No clear hopes for Teesta water share

Once against a proposed treaty, Mamata now asks Bangladesh to keep confidence in her
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West Bengal Chief Minister Mamata Banerjee was apparently more enthusiastic about the implementation of Indo-Bangla Land Boundary Agreement than the Teesta water sharing issue during her talks with the Bangladesh prime minister in Dhaka yesterday.

She addressed the Teesta issue only by asking Bangladesh to keep confidence in her, although she had earlier strongly opposed a proposed treaty between the neighbours.

Mamata’s first Dhaka tour in 17 years comes at a time when water flow in the Bangladesh part of the shared river Teesta has been hitting all time lows.

During the 2011 Dhaka tour of the then Indian prime minister Manmohan Singh, the bilateral Teesta water sharing treaty could have been signed had Mamata not strongly opposed.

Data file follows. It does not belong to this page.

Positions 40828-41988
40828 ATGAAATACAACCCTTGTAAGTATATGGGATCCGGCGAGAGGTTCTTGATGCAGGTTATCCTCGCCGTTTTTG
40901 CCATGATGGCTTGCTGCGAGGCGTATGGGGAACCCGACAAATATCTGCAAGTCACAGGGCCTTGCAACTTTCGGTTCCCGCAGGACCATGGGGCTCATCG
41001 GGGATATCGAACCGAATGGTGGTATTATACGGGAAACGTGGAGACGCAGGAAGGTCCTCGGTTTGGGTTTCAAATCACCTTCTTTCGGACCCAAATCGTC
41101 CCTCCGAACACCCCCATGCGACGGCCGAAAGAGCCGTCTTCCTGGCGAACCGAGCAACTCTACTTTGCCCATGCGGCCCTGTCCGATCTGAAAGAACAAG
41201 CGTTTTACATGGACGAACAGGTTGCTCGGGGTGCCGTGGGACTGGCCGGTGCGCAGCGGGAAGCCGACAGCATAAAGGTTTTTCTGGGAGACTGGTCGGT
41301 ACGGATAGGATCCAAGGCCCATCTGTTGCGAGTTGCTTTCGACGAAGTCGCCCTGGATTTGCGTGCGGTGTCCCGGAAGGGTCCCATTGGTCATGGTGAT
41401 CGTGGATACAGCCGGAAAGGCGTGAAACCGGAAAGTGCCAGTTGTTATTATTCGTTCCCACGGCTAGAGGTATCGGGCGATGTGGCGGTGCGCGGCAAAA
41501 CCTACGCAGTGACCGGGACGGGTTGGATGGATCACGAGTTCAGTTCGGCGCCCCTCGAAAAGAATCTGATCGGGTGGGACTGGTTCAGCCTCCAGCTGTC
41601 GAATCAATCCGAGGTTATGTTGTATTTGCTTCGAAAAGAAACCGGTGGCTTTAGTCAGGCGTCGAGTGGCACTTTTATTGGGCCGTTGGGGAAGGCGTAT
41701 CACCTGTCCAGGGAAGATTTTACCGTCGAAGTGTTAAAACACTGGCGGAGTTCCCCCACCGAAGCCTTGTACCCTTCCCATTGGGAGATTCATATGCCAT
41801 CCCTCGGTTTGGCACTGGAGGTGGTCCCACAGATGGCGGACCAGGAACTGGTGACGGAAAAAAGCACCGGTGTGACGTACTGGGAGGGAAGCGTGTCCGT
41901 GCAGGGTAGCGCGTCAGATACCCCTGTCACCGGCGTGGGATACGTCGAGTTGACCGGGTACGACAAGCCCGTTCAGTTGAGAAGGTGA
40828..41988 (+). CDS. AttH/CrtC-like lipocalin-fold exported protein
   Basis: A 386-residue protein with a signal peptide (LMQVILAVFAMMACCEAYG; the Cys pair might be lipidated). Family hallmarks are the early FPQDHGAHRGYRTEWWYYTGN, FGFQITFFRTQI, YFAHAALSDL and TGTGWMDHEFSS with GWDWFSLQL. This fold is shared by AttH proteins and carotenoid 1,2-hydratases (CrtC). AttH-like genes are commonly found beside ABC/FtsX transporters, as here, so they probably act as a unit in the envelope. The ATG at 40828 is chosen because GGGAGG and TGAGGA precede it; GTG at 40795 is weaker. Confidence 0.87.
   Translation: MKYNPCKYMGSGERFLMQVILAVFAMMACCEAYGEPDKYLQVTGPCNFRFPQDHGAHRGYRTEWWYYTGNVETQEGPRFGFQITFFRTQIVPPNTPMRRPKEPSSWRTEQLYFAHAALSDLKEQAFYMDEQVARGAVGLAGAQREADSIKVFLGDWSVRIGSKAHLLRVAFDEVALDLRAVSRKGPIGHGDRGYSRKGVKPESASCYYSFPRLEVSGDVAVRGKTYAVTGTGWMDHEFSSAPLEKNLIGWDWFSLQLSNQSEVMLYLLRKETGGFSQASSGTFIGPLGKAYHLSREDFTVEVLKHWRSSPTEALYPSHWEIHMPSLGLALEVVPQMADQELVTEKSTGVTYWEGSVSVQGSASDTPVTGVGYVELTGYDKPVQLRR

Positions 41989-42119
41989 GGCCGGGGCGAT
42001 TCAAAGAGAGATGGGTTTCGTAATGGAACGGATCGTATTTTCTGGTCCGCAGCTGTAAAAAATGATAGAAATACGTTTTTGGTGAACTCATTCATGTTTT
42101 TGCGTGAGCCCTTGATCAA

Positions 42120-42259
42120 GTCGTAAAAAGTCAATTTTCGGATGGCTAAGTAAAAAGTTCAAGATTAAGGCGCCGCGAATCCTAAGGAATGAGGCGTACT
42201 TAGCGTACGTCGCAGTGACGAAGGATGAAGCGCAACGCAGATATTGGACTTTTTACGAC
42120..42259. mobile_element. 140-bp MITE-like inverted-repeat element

At that time, she also went against the long-pending ratification of the Land Boundary Agreement (LBA) in Indian parliament.

Yesterday, the West Bengal chief minister (CM) assured the Bangladesh prime minister (PM) that the LBA, which Bangladesh ratified long ago, has already been placed in the Indian Lok Sabha and the agreement is likely to be okayed in the upcoming session.

Mamata said she had done everything she could to remove the hurdles in ratifying the LBA, and that was why she told Sheikh Hasina that Bangladesh should have faith on her for solving the water sharing issue as well.